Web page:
Study Questions Ability of Garlic to Lower LDL Cholesterol

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A study published in the Archives of Internal Medicine this week concluded that garlic supplementation does not improve cholesterol profiles in people with moderately high levels of LDL cholesterol (defined here as a fasting plasma LDL cholesterol concentration of 130 to 190 mg/dL, a triglyceride level less than 250 mg/dL and body mass index, calculated as weight in kilograms divided by height in meters squared, of 19 to 30). The study is the first independent, long-term assessment of raw garlic and two popular garlic supplements. Raw garlic (4g/day for 6 months), powdered garlic and aged garlic extract supplement were tested on 192 adults with moderately high levels of LDL cholesterol. None of the garlic forms studied had statistically or clinically significant effects on LDL cholesterol or other plasmid lipid concentrations. The results contradict other recent findings suggesting that garlic may be beneficial in heart health by reducing moderately high levels of LDL cholesterol in adults [1-2].

The results of the trial should not be generalized to other populations or health effects. Since the trial focused on people with moderately hight levels of LDL cholesterol, garlic may lower LDL cholesterol levels in people with higher LDL concentrations or help regulate cholesterol levels in healthy people. Additionally, the trial studied only one dosage level and effects on LDL cholesterol may emerge at higher doses. The trial results do not refute scientific evidence suggesting that garlic has antithrombotic effects (meaning intravascular coagulation of the blood in any part of the circulatory system, including the arteries) [3-6].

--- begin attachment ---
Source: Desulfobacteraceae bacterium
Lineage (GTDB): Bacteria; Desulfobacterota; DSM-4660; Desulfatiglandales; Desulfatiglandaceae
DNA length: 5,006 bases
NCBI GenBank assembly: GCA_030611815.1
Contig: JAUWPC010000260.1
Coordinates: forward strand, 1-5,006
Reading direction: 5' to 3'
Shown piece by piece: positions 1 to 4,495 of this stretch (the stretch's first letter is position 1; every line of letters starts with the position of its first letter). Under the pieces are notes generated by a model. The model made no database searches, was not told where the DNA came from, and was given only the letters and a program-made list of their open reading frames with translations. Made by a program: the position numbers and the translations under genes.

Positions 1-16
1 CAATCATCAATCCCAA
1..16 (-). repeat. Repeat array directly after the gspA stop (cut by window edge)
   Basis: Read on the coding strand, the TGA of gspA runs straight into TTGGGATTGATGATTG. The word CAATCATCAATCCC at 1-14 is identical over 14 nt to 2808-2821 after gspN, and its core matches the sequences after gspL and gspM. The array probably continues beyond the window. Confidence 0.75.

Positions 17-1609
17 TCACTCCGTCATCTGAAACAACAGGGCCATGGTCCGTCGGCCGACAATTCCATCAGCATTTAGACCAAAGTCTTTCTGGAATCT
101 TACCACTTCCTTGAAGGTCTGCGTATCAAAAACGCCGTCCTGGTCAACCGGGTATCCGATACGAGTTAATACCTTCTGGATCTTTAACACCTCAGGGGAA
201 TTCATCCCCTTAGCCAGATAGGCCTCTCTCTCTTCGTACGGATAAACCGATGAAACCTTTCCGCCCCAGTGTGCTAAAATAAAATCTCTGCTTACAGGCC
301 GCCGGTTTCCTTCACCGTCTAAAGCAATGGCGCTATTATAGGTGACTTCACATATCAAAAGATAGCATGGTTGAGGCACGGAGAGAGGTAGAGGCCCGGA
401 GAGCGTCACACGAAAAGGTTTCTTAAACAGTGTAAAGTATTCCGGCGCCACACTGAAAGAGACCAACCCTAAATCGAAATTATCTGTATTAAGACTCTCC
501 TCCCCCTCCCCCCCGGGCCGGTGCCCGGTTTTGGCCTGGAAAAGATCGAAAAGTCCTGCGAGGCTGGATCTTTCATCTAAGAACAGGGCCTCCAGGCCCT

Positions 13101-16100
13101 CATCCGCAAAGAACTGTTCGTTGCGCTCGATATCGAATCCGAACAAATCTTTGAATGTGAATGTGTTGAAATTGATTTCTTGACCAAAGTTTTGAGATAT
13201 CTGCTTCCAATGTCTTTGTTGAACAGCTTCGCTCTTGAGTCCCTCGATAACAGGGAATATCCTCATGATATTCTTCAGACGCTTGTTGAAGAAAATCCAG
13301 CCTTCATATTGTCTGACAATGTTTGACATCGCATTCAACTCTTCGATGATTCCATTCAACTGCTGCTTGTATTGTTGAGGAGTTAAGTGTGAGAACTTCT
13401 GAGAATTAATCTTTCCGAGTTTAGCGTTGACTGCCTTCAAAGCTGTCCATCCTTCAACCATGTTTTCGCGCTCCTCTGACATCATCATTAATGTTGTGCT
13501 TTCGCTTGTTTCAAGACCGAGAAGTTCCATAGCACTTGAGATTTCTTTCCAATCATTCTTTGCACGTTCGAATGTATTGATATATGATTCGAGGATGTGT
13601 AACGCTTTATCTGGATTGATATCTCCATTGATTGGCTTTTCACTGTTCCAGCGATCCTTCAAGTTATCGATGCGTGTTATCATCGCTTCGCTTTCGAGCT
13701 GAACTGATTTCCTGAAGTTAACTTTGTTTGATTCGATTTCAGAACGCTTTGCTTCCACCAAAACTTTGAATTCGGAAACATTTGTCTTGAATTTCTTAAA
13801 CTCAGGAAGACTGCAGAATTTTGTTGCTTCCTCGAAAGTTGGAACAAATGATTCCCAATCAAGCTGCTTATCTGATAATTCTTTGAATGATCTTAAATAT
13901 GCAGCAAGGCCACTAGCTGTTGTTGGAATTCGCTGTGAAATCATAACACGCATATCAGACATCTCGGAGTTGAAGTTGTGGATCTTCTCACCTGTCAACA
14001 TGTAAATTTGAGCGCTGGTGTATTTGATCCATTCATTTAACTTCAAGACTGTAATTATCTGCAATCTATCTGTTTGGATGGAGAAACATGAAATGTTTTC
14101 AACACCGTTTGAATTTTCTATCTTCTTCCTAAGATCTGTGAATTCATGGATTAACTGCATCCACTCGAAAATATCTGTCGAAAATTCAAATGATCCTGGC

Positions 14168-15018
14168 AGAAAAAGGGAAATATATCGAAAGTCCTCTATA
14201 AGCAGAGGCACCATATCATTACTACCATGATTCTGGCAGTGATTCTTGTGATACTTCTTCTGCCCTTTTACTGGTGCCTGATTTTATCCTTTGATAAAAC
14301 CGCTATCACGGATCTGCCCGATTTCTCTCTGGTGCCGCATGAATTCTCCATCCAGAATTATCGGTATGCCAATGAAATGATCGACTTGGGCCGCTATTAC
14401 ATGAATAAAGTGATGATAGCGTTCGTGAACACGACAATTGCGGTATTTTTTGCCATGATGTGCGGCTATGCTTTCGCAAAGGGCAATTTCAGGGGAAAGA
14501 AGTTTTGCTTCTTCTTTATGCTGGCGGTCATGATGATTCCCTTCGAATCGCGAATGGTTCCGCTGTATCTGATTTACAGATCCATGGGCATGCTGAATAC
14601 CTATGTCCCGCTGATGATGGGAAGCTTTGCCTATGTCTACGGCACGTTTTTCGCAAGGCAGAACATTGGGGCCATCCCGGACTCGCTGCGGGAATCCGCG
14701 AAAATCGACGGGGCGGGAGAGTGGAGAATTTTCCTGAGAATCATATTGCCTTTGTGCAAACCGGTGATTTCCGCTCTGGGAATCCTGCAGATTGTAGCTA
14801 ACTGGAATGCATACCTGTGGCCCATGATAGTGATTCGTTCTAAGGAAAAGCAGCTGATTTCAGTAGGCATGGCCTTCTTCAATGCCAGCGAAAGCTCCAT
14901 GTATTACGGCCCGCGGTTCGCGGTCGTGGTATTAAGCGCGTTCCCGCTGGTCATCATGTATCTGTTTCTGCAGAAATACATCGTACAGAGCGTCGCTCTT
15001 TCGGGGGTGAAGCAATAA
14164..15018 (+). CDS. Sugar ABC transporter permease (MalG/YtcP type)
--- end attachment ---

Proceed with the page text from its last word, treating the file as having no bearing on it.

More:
References

  1. Kannar et al. Hypocholesterolemic effect of an enteric-coated garlic supplement. J Am Coll Nutr. 2001 Jun;20(3):225-31.
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  2. Mahmoodi et al. Study of the effects of raw garlic consumption on the level of lipids and other blood biochemical factors in hyperlipidemic individuals. Pak J Pharm Sci. 2006 Oct;19(4):295-8.
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  3. Bordia et al. Effect of garlic on platelet aggregation in humans: a study in healthy subjects and patients with coronary artery disease. Prostaglandins Leukot Essent Fatty Acids. 1996 Sep;55(3):201-5.
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  4. Bordia et al. Effect of garlic (Allium sativum) on blood lipids, blood sugar, fibrinogen and fibrinolytic activity in patients with coronary artery disease. Prostaglandins Leukot Essent Fatty Acids. 1998 Apr;58(4):257-63.
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  5. Ohaeri and Adoga. Anticoagulant modulation of blood cells and platelet reactivity by garlic oil in experimental diabetes mellitus. Biosci Rep. 2006 Feb;26(1):1-6.
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  6. Fukao et al. Antithrombotic effects of odorless garlic powder both in vitro and in vivo. Biosci Biotechnol Biochem. 2007 Jan;71(1):84-90.
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About the Author

Walter Jessen is a senior writer for Highlight HEALTH Media.